Alexandria, VA (PRWEB) February 29, 2012
In this electronic era, customer account data has increasingly become a target for criminals; data security is vital. Hackers use packet sniffers and other malicious software to intercept sensitive cardholder data. Over 80 percent of attacks target small business. All businesses, regardless of size, have the obligation and the responsibility of protecting cardholder data at the point-of-sale.
The fallout resulting from a security breach can be severe, including fines and penalties, the termination of the ability to accept payment cards as well as legal costs, settlements and judgments.
Transmitting Cardholder Data
- Utilize strong cryptography when transmitting cardholder data over public networks.
- State-of-the-art, point-to-point credit card encryption, also called end-to-end encryption, encrypts cardholder data prior to performing an electronic payment transaction; merchants never have contact with unsecured information.
- In general, merchants should never store payment card data unless it's required to meet the needs of a company.
- Sensitive data on the magnetic strip or chip should never be stored. Only the PAN, service code, expiration data or cardholder name can be stored.
- To prevent unauthorized storage, only use council certified PIN entry devices and payment applications.
- Destroy account information you no longer need in a secure fashion.
- Use strong cryptography to make cardholder data you store unreadable and utilize other layered security technologies to minimize the risk of activities by thieves.
- Never store cardholder data in an unsecure device, such as cell phones and laptops.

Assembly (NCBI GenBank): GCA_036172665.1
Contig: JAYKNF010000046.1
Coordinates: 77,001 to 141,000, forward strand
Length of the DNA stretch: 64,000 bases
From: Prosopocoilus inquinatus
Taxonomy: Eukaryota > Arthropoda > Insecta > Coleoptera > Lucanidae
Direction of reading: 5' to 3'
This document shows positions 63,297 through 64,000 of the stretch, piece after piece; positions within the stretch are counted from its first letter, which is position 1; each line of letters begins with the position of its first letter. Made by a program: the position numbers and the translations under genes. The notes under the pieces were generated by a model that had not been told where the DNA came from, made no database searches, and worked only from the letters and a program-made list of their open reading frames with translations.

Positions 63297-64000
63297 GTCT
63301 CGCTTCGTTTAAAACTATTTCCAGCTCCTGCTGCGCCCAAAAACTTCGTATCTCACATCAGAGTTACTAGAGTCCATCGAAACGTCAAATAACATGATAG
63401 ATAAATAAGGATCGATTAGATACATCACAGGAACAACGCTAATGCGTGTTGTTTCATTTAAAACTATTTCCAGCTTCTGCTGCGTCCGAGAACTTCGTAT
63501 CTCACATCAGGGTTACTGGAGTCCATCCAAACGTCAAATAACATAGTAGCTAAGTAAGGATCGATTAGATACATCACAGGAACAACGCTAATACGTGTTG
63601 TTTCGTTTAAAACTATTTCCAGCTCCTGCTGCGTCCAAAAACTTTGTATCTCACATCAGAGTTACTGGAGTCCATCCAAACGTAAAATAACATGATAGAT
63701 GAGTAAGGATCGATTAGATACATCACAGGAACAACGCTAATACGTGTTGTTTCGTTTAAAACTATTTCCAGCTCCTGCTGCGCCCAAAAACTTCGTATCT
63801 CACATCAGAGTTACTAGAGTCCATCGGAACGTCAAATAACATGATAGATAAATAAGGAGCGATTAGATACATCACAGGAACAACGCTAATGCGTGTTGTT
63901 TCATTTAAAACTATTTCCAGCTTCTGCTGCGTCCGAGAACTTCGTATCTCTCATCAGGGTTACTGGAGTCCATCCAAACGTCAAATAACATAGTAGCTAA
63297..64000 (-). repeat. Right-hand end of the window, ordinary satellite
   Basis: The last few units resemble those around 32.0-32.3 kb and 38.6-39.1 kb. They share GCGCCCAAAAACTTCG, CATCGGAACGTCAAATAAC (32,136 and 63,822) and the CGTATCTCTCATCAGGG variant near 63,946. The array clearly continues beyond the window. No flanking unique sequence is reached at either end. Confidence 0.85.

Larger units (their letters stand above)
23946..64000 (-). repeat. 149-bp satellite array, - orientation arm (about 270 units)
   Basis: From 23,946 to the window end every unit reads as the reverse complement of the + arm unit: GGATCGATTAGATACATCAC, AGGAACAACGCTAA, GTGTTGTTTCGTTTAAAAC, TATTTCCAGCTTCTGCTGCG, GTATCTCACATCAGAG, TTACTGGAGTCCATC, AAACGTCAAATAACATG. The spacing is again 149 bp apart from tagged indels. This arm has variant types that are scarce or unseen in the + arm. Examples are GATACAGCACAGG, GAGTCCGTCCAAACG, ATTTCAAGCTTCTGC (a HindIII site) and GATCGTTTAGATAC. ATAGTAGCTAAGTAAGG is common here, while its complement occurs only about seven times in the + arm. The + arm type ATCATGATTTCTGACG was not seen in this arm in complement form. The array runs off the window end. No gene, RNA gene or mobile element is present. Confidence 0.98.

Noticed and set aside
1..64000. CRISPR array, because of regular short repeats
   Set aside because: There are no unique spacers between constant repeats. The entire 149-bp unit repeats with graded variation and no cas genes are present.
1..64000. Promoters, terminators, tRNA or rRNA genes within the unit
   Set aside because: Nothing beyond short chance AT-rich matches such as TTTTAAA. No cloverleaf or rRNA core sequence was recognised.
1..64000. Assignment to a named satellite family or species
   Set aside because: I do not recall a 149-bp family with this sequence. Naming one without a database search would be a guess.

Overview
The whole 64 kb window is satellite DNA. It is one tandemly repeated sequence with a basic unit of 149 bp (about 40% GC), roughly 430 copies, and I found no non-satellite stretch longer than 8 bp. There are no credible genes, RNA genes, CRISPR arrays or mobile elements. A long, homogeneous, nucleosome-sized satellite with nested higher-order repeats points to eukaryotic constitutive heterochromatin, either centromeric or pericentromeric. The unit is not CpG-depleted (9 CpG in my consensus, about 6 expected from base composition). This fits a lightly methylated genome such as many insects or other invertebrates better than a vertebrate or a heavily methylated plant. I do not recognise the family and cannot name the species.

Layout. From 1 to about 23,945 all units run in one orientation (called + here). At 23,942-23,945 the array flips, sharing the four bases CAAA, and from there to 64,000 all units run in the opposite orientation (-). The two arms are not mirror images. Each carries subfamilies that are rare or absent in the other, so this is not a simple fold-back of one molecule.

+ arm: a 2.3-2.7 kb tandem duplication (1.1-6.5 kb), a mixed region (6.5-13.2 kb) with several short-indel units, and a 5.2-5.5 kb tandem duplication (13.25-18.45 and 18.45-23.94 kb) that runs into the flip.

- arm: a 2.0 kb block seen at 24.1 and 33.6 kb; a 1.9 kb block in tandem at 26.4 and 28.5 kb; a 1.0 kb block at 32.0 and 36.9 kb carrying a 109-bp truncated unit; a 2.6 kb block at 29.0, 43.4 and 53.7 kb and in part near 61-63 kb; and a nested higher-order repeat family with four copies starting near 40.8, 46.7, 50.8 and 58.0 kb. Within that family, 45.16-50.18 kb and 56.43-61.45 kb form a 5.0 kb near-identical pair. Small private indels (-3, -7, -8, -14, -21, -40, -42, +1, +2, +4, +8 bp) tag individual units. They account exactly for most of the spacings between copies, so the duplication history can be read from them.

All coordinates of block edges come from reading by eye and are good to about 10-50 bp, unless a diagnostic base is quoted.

- Encrypt all the payment card information stored on the processor's computers.
- Don't store the validation code after authorization.
- Be aware some software programs may store data automatically. Review software and update preferences to ensure account information is not stored without your knowledge. Make sure the software is PA-DSS compliant.
- Create and enforce an information security policy which clearly states rules for employees who handle customer data.
- Only allow employees to have access to customer data when needed.
- Restrict the availability of hard copies of payment card data.
- Every employee with a computer access should have a unique ID.
- Make sure remote-access users are prohibited from copying, moving or storing data on local media.
- If payment solutions require an agent to enter cardholder data, make sure the data is masked after it has been verified.
- Require every third-party supplier with access to cardholder information to follow payment card industry security requirements.
- Use adequate firewalls.
- Make sure your payment card acceptance environment is appropriately segmented from the Internet and other public networks.
- Don't allow the PIN entry device to print out personal cardholder information.
- Never use payment card system storage devices not stored in a locked and protected access room.
- Ensure software such as operating systems are secure and updated.
- Use and update your antivirus software on a regular basis. Test your company's security system on a regular basis.
- Change security codes and system passwords from those supplied by software manufactures.
- Make sure your payment card terminals comply with PCI personal identification number (PIN) entry device security requirements.
- Verify your payment applications comply with Payment Application Data Security Standard (PA-DSS).
- Make sure third parties who process your customer's payment cards are in compliance with PCI, DSS, PED and/or PA-DSS as applicable.
PCI Free provides free PCI compliance solutions and resources. To learn more about properly securing sensitive cardholder data, visit PCI Free.
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